By Any Other Name

Do the names of New Orleans restaurants affect their fate?

What’s in a name? There was a time when the owner’s name, followed by an apostrophe and an “s” was nearly universal. But restaurateurs should choose carefully, since the name could help determine their fate.

Over the past decade-plus, there has been a strong trend toward using a singular, non-possessive noun.

In some cases, the noun is a proper one and restaurants are named for places: Thus we have Balize, named for an old French settlement at the mouth of the Mississippi River; Borgne, named for the seafood-rich lake of John Besh’s youth; and Bayona, the former name of Dauphine Street. Bayona also falls into the restaurant-named-after-street category, along with Upperline and Annunciation.

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Most restaurants employing the noun-as-name approach, however, just use a common noun: Cava, Root, Vessel. In some cases, I’m not sure whether they’re nouns or verbs (or commands): Butcher, Slice, Squeal.

Some use a common noun, but in another language. This trend has given us Ancora, Cava and Mondo in Italian. In French it has given us Cochon and Coquette, Patois and Pêche (complete with the accent circonflexe). And in Spanish: Cava, La Boca and two locations of El Gato Negro (Dos Gatos Negros?).

Another trend is to put “restaurant” in front of the name, in a Frenchy inversion. This approach has given us Restaurant des Familles, Restaurant August and Restaurant Rebirth. It has also given us Restaurant R’evolution, which adds an apostrophe to invoke two different words, managing to simultaneously conjure both the Marquis de Lafayette and Charles Darwin.

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Of course, all of this is in contrast to the classic approach, whereby you simply gave the owner’s first or last name, followed by “‘s.” Therefore, if you didn’t like the food, you knew where to direct your complaints: to Antoine, Arnaud or Galatoire. It meant the restaurateur was putting his very name on the line.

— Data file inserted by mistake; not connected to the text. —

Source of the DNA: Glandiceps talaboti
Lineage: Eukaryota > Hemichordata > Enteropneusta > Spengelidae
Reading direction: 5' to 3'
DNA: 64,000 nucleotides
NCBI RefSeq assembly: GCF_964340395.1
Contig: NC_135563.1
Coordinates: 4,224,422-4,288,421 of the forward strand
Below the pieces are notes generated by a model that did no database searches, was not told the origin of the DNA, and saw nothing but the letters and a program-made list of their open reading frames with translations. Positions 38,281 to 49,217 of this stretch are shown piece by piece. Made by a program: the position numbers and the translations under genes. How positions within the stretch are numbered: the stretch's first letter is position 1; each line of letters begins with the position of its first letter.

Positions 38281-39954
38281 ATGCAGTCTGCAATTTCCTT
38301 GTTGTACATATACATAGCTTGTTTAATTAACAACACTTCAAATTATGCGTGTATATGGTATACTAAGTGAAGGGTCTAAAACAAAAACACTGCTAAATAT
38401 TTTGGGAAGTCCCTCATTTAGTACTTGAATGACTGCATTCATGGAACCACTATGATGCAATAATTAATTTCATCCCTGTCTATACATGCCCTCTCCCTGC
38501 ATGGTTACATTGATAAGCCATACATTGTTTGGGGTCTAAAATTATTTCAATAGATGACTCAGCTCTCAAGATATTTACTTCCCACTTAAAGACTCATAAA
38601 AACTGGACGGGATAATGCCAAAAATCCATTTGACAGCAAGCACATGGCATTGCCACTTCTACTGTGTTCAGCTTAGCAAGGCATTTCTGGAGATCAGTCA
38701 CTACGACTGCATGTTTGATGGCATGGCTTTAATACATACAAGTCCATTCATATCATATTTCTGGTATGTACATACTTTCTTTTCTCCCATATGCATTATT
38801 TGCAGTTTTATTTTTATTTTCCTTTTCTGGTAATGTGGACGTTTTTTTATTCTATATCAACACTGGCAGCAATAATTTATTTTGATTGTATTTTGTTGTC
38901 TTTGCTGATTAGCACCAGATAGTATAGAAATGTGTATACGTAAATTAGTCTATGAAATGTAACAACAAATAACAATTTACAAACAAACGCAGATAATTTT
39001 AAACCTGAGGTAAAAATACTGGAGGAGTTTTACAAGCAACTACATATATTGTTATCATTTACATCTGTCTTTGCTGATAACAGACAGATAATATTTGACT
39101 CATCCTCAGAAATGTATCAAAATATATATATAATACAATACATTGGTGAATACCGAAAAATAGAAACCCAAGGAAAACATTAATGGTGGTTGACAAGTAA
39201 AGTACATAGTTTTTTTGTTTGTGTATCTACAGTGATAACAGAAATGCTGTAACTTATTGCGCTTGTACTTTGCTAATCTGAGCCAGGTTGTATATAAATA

You have to like the accountability that inspired. Guillaume Tujague had to be careful about the quality of his beef brisket, or he might lose customers and get dirty looks on the street.

On the other hand, it no doubt has helped tremendously through the years that these restaurants had such poetic-sounding (French) names. Would Antoine’s or Galatoire’s have fared as well called Phil’s Place or Seymour’s Creole Restaurant?

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Some places need a salty name to convey the gravity of the undertaking. Charlie’s Steak House is a name that tells you they’re not going to shortchange you on the ounces. Crescent City Steak House goes similarly to the heart of the matter.

Sometimes you get just the last name. A triumvirate of Uptown fine dining restaurants—Brigtsen’s, Clancy’s and Gautreau’s—go this route.

Others signify multiple proprietors. When Pascal bought Manale Restaurant, he artfully changed it to Pascal’s Manale. Ditto Ruth with Chris.

Still others leave absolutely no ambiguity as to who is responsible. For instance, Bobby Hebert’s Cajun Cannon could not possibly be more explicit as to proprietorship.

Some restaurants do an excellent job of conveying what to expect when you walk in the door. Would anyone argue that Irish House fails to live up to its billing? The Steak Knife is equally candid.

In some cases, the name focuses on location. Ralph’s on the Park is as accurate as can be, at the historic gate of City Park. Liuzza’s by the Track distinguishes it from “regular” Liuzza’s, but it also tells you where to go. Bourbon House and Maple Street Café are both pretty much where you’d expect them to be.

Among the most memorable names, however, are those that don’t quite fit into any of the above categories. Mother’s, Five Happiness, Acme Oyster House, Ye Olde College Inn, Two Tony’s, Jacques-Imo’s and, ahem, Mo Pho come to mind.

To what extent does a name determine a restaurant’s fate? It’s hard to say exactly. Food, service and location must play a bigger role.

But can anyone doubt that the name “Commander’s Palace” was a stroke of 19th-century marketing genius?
 

 

 


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